DRTV marketers tune out social
A self-proclaimed media agnostic, InterMedia Advertising's president and CEO, Robert Yallen, says there's one channel he discourages marketers from integrating into their DRTV spots: social media. The social channel in particular has proven to be challenging for direct marketers whose calls-to-action (CTAs) are focused on making a sale as opposed to generating brand recognition or accumulating “likes.”
“You see a lot of advertisers now using Facebook and YouTube as part of the CTA at the end of a spot. I think this is a mistake because we believe that you need to ask for the sale.” Yallen says. “Why point [customers] in a direction where they're going to get information from other sources and possibly even be pushed to a competitor? It reminds us of the good old days of Yellow Pages where many advertisers used to make the mistake of, ‘Look for our ad in the Yellow Pages,' which is the worst possible tactical error somebody could make, because now you're pushing them right to your competitors,” he adds.
Though Yallen acknowledges that consumers will always flock to their social networks to gain information and reviews from their peers, DRTV marketers need to point prospects to those traditional channels like the phone that are most conducive to selling.
“We want customers to call the call center and or log on immediately and communicate with the advertiser directly because we want the immediate sale,” Yallen says. “This is less brand-focused and more sale-focused… In our opinion digital supports DRTV. Not the other way around.”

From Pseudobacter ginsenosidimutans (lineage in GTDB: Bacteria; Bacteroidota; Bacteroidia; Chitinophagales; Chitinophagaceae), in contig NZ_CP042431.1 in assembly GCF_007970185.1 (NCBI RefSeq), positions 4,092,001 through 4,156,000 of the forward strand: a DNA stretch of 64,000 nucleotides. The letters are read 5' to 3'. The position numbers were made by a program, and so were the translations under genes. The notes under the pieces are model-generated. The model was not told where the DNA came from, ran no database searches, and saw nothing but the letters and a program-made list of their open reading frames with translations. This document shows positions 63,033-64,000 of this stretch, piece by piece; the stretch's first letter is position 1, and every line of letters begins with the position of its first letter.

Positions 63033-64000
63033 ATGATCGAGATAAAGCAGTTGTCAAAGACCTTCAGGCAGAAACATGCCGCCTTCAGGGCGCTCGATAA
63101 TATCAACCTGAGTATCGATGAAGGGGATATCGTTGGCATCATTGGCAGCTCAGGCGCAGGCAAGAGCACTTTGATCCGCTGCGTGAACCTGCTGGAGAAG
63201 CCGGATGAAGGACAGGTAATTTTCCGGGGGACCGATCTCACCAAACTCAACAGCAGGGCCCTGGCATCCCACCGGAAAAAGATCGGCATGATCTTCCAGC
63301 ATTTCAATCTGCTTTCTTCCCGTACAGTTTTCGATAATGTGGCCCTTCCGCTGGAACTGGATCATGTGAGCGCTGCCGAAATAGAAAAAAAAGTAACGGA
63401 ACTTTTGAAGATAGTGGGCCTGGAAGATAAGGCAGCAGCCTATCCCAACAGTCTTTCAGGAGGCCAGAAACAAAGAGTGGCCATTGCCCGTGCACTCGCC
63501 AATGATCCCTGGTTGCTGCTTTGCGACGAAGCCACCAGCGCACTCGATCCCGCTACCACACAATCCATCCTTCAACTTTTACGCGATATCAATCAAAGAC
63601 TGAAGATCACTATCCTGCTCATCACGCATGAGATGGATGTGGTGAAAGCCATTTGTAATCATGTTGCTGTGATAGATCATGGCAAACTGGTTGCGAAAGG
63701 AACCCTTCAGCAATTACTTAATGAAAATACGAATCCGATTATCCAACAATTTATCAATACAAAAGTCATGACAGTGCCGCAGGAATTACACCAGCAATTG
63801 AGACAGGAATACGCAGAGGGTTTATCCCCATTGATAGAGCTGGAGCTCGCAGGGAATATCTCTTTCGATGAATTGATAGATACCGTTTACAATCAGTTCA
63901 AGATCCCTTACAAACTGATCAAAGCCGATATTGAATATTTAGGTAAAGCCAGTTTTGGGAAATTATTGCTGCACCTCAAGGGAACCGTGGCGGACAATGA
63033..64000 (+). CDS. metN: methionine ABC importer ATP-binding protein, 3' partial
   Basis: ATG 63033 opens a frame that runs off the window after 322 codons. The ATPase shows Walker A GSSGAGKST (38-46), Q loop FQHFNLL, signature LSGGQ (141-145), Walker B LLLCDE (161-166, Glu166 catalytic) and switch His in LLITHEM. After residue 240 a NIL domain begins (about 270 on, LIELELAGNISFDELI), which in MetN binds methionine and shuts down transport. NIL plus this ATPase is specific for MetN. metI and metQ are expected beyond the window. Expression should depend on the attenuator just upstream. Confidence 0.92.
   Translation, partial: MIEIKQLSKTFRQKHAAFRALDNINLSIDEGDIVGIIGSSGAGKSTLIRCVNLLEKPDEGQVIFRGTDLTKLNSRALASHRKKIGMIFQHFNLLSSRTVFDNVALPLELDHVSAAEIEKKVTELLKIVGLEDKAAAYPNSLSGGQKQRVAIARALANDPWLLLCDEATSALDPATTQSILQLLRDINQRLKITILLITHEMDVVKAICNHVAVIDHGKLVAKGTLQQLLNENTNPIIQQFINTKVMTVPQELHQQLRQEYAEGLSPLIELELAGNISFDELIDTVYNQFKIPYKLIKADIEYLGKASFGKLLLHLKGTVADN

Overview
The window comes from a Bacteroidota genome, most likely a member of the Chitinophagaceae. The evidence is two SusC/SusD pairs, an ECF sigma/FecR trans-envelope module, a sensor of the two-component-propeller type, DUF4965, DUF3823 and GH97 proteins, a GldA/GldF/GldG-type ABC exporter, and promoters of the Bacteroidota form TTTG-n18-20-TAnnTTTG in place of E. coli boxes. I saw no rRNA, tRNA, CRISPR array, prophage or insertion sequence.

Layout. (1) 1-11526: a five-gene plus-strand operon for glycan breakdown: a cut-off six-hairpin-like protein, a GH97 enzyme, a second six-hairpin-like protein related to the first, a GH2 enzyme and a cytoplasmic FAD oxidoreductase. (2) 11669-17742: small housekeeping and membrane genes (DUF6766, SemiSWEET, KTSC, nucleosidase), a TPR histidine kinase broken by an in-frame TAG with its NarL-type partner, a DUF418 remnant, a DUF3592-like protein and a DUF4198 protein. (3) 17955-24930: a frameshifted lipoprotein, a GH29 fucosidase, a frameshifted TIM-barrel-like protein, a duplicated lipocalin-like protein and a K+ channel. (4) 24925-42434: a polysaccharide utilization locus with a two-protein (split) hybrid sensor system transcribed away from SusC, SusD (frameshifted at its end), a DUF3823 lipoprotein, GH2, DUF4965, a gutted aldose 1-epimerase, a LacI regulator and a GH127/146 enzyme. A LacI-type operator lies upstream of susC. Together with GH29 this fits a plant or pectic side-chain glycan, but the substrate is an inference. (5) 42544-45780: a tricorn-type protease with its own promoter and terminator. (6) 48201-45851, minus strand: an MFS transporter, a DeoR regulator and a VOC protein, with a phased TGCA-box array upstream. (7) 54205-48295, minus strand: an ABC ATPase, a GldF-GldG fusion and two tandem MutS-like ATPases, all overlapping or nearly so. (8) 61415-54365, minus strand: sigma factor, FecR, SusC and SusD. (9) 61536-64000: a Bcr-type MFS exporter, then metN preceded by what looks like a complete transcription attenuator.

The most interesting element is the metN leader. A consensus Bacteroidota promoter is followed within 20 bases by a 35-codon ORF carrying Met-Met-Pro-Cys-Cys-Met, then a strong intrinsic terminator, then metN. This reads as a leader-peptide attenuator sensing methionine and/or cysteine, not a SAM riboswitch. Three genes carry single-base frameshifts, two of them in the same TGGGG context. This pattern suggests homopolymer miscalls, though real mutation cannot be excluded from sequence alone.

One of the issues with digital and social media is attribution, especially when advertisers rely on a single URL or a vanity toll-free number. Some direct response agencies, like InterMedia, have developed tracking and optimization algorithms. “All tracking systems are directional at best,” Yallen concedes, “but we believe that we're able to make very informed decisions that continue to allow us to meet or exceed our clients' goal metrics.”
But the biggest pain point faced by direct response marketers is the fragmentation of the media landscape. While cable and national broadcast syndication—as opposed to digital or social presence—are vital for direct response efforts, Yallen points out that this area is growing increasingly competitive.
The headache for many direct response advertisers is that rates continue to increase as audiences and, by extension, consumer response rates continue to decline. These issues have prompted the need for more flexible pricing and media delivery options, Yallen says, such as performance-based advertising and unwired television networks, which ensure that DRTV spots don't air at the same time across various television markets, giving marketers more control over which audiences view the spots.